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Improving the Effectiveness of U.S. Climate Modeling Box 4-1 The National Assessment In the winter of 1998 an official of the USGCRP asked scientists at the National Center for Atmospheric Research (NCAR) if they could run one or more simulations with the NCAR Climate System Model (CSM) that could be used in the National Assessment of Climate, which was being planned at that time. The planning committee for the assessment had decided to use data from two models, one from Canada and the other from the United Kingdom, as a starting point. The USGCRP official felt it would be desirable to have at least one American model being used for the assessment. There was a fairly tight time line to produce the data, approximately 10 months, in order for CSM data to be given to the people who would carry out the assessments. The NCAR scientists recognized that this would be a major undertaking. They had no readily available emission scenarios for the twent-first century, and it was unclear how quickly credible scenarios could be developed. It was also unclear how much could be done with important components, particularly interactive sulfate aerosols, that were not included in the original CSM. A major complication was the lack of supercomputer time to carry out the necessary runs. The Climate of the 20th Century run performed using the CSM took the equivalent of three months of fully dedicated Cray C-90 time. (This means all 16 processors of the C-90 running 24 hours a day, 7 days a week. Actually, the C-90 was never fully dedicated to the CSM because of the demands from competing modeling groups. The actual time for the run was closer to 6-12 months to completion.) The C-90 was part of NCAR's Climate Simulation Laboratory, which supported a variety of modeling activities. It was not possible, for the U.S. Assessment runs to use the fully dedicated machine. When it became clear that NCAR could not meet the deadline using the computers at NCAR, the USGCRP official volunteered to ask other agencies participating in USGCRP whether they had time available on a C-90 for this project. They did not. NCAR scientists continued to work on the project, and two scenarios were developed; (1) a “business as usual” scenario with no political intervention to restrict greenhouse gas emissions; and (2) a “doubling carbon dioxide ” scenario with interventions that restricted emissions to levels where the concentration of carbon dioxide in the atmosphere would asymptote to 550 ppm shortly after 2100. These scenarios were developed before any scenarios were developed for the most recent IPCC report, but they do not differ greatly from the IPCC scenarios. An interactive sulfate aerosol component model for the direct effect only was completed and tested in the atmosphere model. The scientific parts of the project were successfully carried out. Unfortunately, no extra computer time was found and the deadline was not met. NCAR completed the runs (using private resources to buy computer time in Japan) after the deadline, and data was made available to the assessment community, but it was not used. Comparison of successive assessments might demonstrate a deeper insight into the response of the global climate and the regional climate. The regions would demonstrate progress in understanding the integrated changes likely to occur and would gain a feeling for the vulnerability of their societies and institutions.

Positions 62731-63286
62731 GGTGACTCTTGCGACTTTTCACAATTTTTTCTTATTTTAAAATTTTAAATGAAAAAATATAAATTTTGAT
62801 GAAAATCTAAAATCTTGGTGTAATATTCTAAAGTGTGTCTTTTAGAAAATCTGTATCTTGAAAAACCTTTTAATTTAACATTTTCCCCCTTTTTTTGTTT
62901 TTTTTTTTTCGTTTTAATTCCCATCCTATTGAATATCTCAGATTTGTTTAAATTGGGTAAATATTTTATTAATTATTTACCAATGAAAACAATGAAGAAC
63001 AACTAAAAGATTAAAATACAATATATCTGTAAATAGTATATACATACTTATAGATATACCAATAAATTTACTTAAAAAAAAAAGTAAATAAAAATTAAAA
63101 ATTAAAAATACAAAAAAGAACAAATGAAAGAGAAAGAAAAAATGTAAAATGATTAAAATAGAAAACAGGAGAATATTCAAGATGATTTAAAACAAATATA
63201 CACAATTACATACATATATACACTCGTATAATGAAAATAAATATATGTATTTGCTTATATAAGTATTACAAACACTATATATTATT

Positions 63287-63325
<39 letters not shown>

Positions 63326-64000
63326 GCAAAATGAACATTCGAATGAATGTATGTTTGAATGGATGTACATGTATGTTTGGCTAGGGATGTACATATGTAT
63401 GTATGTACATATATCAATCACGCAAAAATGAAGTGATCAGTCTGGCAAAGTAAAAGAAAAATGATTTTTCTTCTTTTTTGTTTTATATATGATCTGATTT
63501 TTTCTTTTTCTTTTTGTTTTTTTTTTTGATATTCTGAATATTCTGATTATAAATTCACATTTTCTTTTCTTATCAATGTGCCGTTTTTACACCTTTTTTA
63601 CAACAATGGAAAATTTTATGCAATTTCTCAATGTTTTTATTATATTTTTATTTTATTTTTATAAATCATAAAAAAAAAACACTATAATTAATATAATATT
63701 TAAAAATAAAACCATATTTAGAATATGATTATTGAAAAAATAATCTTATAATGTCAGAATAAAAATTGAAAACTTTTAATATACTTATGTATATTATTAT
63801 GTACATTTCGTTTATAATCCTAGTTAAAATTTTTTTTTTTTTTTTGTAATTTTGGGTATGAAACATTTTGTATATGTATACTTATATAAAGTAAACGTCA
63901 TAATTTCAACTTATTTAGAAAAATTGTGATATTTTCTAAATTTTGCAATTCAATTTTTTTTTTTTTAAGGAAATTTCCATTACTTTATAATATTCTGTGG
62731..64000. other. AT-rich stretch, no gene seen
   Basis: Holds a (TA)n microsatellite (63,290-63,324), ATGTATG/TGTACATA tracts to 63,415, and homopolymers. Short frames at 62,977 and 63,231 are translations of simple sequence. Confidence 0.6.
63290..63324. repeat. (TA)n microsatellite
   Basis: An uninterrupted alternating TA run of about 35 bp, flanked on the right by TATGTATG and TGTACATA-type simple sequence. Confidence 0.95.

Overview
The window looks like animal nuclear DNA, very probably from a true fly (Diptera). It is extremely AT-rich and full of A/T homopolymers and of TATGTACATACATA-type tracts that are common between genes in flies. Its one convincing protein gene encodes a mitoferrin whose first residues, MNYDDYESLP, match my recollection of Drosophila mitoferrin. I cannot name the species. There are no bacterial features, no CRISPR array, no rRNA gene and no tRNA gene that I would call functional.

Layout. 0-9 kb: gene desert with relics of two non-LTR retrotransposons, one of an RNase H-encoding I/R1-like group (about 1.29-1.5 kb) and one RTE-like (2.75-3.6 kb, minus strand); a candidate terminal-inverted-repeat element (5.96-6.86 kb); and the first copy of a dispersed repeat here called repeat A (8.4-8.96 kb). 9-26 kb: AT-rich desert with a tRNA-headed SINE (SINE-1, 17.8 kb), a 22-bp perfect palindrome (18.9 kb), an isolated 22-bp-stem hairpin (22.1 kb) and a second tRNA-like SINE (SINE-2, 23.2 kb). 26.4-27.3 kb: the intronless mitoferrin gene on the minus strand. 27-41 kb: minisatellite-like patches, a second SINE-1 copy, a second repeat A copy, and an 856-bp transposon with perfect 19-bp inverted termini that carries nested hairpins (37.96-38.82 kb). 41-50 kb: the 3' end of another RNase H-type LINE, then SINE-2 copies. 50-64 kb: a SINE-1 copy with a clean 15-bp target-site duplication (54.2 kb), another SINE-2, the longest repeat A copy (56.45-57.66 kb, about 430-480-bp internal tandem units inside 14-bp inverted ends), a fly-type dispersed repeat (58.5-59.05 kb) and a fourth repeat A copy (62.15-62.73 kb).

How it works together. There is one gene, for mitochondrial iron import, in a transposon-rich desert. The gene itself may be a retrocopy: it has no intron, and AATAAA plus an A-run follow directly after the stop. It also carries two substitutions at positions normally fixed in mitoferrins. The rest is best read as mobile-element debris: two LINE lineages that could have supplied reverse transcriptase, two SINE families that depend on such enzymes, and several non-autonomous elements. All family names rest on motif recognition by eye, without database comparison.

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Improving the Effectiveness of U.S. Climate Modeling The questions arising from the ongoing assessment would stimulate the local regions' research agenda into their own modes of life and activities. The ongoing nature of the assessment indicates that the demands on models will also be ongoing. The inability of the main U.S. modeling institution to come to grips with the first U.S. National Assessment ( Box 4-1) and the inability of the United States to address climate change assessment requirements (NRC, 1998a) indicates that responding to the national assessment in the future will be a major problem for the U.S. modeling community. 4.4 SEASONAL-TO-INTERANNUAL FORECASTING The development of seasonal-to-interannual forecasting grew out of the Tropical Ocean-Global Atmosphere (TOGA) program and the resulting understanding achieved in simulating and forecasting the El Niño/ Southern Oscillation (ENSO). The history of TOGA and the development of short-term climate forecasting has been well documented in NRC (1996) and in a special issue of the Journal of Geophysical Research (Vol. 107, Issue C7, June 29, 1998). The early realization of the usefulness of the forecasts led to the establishment of the ENSO Observing System in the tropical Pacific Ocean (NRC, 1994), which because of this perceived usefulness, survived the end of TOGA. It is being maintained as a quasi-operational observing system to this day (McPhaden et al, 1998). Because the ENSO Observing System provides the initial conditions needed to make forecasts of the phases of ENSO, a number of different seasonal-to-interannual forecasting efforts were established throughout the world, all using the data produced by the ENSO Observing System. Significant seasonal-to-interannual efforts in prediction exist at many places in the United States, in Australia, at the ECMWF, and in Germany. A comparison of the prediction activities at the National Centers for Environmental Prediction (NCEP) and ECMWF provides insight into a potential path for seasonal-to-interannual prediction in the United States. (Ji et al, 1996; Barnston et al., 1994). The NCEP coupled model is a two-tiered system to save computer time: it first initializes and then predicts the tropical Pacific SST using a T40 (approximately 300 km) atmosphere coupled to an ocean in which only the tropical Pacific is active. The active Pacific has 150 km resolution in the zonal direction and 30-km to 100-km resolution in the meridional direction from the equator to 45°. The tropical Pacific SST is calculated monthly 6 months in advance. The global SST, with the predicted tropical SST, and the rest of the global SST started at observed values, and relaxed to climatology, is used to force a global